Social Distancing Sustenance: Over-the-Kitchen-Sink Egg Sammie

**Makes 1 sammie. You’re going to want to eat it straight from your work station because a) let’s be honest it doesn’t travel (even to a plate) well and b) you’ve given up all sense of decorum by now.**

Ingredients

The sammie
  • 1 medium sized bun (and if you only have small buns like me, don’t worry, just cram it all on there), split in half
  • 1 tbsp-ish of some kind of oil that isn’t olive oil (vegetable oil, peanut oil, etc.)
  • 1 egg
  • 1/2 avocado
  • a large pinch of cilantro
  • Two thin slices of tomato
  • 3-17 slices of pickled jalapeño (optional)
  • 1 1/2 tbsp-ish burger sauce
The burger sauce
  • 1 tbsp-ish of mayo or thousand island dressing
  • 1/2 tsp-ish of vinegar
  • 1 tsp-ish of hot sauce

Burger sauce directions

Mix everything together in a bowl or cup so that you have a beautiful sauce ready to drip down the sides of the bun, your hands, and damn near all the way to your elbows.

Sammy directions

If you’ve got the means to do it, toast your bun. If you don’t have a toaster or an oven (like me), you can toast your bun in a pan. Or you can just give up on that altogether and go with a cold bun. I’m fine with that! We’re in a pandemic! You’re forgiven for being a little bit lazy and overwhelmed! Look at you in your kitchen attempting this anyway! I’m so proud of you.  Put your oil in a pan on high heat and wait until it’s screaming hot. Exercise your newly discovered patience for having to endure your neighbors’ around-the-clock karaoke. You should literally wait until you smell the oil, smell the heat (like you do every time you read or watch the news), until you proceed. Now crack your egg and drop it in the pan. Watch the whites bubble up and go nuts (like at a Trump rally); that’s how you know you’ve waited long enough. You can assist the egg whites by spooning hot oil onto them if you see some trouble spots. The idea is to get the whites nice and crispy while the yolk remains soft and ready to burst. When the egg is done, transfer it to a paper towel to rid it of any extra oil. If you break the yolk, don’t worry, just fold it over itself to stop the bleeding. We’re all doctors right now, are we not? Meanwhile, scoop out your avocado half and smash it on to one side of your bun. On the other side, smear 3/4 of your burger sauce. Pile on the cilantro and tomatoes on either side and the jalapeños if you have them. Stuff that glorious egg somewhere in the middle and drizzle the rest of the burger over top. Attempting to put the two sides together might be almost as difficult as it to stop this pandemic at this point, but give it a whirl. Promptly begin eating. Experience momentary euphoria.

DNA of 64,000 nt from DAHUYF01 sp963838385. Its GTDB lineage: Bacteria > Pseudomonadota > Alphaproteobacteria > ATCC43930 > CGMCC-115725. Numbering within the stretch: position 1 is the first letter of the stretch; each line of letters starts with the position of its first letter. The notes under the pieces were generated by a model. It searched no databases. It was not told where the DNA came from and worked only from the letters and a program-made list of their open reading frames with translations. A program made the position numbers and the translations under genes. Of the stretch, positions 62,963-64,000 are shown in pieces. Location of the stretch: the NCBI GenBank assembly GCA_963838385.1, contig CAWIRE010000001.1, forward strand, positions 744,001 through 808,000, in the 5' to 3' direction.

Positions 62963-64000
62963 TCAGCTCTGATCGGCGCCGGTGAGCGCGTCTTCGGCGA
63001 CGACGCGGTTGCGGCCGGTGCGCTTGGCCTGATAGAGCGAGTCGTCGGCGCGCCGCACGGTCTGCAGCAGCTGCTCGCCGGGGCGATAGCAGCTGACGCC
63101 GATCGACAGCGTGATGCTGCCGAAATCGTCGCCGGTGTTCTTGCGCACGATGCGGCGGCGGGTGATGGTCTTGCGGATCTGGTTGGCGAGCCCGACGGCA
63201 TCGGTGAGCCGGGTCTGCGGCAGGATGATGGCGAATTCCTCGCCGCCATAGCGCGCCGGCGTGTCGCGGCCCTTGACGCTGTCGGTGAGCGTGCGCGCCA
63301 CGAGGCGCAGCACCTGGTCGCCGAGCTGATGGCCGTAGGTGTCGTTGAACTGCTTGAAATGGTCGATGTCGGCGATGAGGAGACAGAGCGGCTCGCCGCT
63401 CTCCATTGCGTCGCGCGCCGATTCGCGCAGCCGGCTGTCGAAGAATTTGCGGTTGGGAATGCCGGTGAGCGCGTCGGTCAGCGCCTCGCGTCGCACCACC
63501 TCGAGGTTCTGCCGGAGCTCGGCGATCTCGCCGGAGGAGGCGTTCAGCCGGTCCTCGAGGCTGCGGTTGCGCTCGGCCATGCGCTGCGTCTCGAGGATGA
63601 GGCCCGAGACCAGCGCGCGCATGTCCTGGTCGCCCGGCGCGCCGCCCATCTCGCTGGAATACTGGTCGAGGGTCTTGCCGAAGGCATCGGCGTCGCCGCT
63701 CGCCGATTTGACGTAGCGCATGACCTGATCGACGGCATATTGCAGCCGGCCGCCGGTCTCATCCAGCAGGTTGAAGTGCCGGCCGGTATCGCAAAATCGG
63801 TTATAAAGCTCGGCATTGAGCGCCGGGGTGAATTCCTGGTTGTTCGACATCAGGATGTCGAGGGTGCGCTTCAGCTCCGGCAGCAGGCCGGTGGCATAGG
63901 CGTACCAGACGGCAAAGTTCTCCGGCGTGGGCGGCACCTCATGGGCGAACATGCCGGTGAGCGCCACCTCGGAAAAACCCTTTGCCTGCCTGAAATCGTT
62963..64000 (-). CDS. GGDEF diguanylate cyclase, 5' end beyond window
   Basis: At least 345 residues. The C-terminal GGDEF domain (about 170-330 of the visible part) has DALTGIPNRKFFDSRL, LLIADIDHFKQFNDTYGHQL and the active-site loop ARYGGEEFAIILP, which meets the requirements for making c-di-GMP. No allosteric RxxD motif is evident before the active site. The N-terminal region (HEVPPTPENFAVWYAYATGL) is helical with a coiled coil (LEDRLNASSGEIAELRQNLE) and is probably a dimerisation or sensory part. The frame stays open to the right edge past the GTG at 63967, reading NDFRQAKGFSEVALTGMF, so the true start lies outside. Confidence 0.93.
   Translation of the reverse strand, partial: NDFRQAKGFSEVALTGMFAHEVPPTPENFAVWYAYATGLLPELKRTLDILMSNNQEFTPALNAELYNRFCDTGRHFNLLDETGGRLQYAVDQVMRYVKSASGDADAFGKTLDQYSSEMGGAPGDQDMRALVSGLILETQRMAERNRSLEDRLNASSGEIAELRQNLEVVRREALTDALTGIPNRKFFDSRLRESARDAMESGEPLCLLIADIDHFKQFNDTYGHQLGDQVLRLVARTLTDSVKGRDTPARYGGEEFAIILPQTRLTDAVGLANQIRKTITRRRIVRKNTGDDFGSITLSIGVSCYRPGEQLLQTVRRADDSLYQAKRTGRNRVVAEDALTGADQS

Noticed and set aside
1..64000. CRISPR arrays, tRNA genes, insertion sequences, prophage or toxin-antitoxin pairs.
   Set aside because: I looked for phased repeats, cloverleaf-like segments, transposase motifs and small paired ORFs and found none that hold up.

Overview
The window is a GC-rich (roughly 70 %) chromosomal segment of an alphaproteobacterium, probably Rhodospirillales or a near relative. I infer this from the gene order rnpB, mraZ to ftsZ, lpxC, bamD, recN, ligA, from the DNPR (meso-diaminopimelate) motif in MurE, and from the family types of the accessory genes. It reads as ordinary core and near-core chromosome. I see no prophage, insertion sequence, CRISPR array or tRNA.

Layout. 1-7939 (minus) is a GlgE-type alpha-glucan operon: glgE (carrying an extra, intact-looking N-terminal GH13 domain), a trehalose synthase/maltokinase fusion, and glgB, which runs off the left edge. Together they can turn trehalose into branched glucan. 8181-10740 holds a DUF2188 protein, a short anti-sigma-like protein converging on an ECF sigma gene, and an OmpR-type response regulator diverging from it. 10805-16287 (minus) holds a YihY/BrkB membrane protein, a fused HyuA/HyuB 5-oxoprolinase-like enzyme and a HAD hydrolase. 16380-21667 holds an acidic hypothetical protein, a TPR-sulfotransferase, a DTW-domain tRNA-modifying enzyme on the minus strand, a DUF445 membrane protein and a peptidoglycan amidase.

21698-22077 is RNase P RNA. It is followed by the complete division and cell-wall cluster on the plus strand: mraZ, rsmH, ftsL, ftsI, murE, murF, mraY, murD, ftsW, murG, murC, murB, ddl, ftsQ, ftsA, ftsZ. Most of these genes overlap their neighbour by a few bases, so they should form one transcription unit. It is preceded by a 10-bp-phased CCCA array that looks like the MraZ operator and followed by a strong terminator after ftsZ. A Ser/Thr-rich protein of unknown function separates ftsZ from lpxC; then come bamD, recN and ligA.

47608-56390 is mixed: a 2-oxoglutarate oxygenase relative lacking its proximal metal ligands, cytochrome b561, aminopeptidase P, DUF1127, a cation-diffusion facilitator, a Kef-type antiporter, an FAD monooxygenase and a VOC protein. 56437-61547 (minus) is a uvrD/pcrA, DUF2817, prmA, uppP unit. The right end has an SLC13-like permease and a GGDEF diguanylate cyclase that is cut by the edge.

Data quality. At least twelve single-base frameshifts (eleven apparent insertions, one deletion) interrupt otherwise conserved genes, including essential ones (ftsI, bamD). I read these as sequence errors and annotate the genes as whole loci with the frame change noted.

A word on substitutions, additions and omissions

If you don’t have an oil besides olive oil, go ahead and give that a try, you’ll just likely have to add the egg sooner and thus the whites may be less crispy. If you don’t have cilantro, parsley or basil would work wonderfully. If you don’t have mayo or thousand island dressing, ranch dressing would work great, or anything creamy, really, even sour cream or plain (unsweetened) yogurt. Pepperocinis, or any kind of pickled pepper would work nicely if jalapeños aren’t on hand. You can also add bacon or sausage or ham or cheese if you like, too, though this leaning tower of Pisa really doesn’t need it.

 

4 thoughts on “Social Distancing Sustenance: Over-the-Kitchen-Sink Egg Sammie

  1. I hope you are safe and sound. Be well! Carlos V. Ramirez, Riverdale, BX, NYC (Honduras – country of origin)

  2. Amelia, thanks for all of these, as well as your article that was published with the Strib today. Very sorry to see some of the demeaning posts that have come in, but I wanted you to know I couldn’t respond quickly enough with this when I saw them.

    I’ve followed Amelia’s wayword, and twitter posts since she began this journey, and I absolutely wish her nothing but the best. She has done an incredible job of first learning the language and customs, as well as immersing herself in the day to day living experience within El Salvador. This has given her a unique opportunity to articulate her observations of being ‘part of the culture’, vs. just a tourist who pops in for a week.

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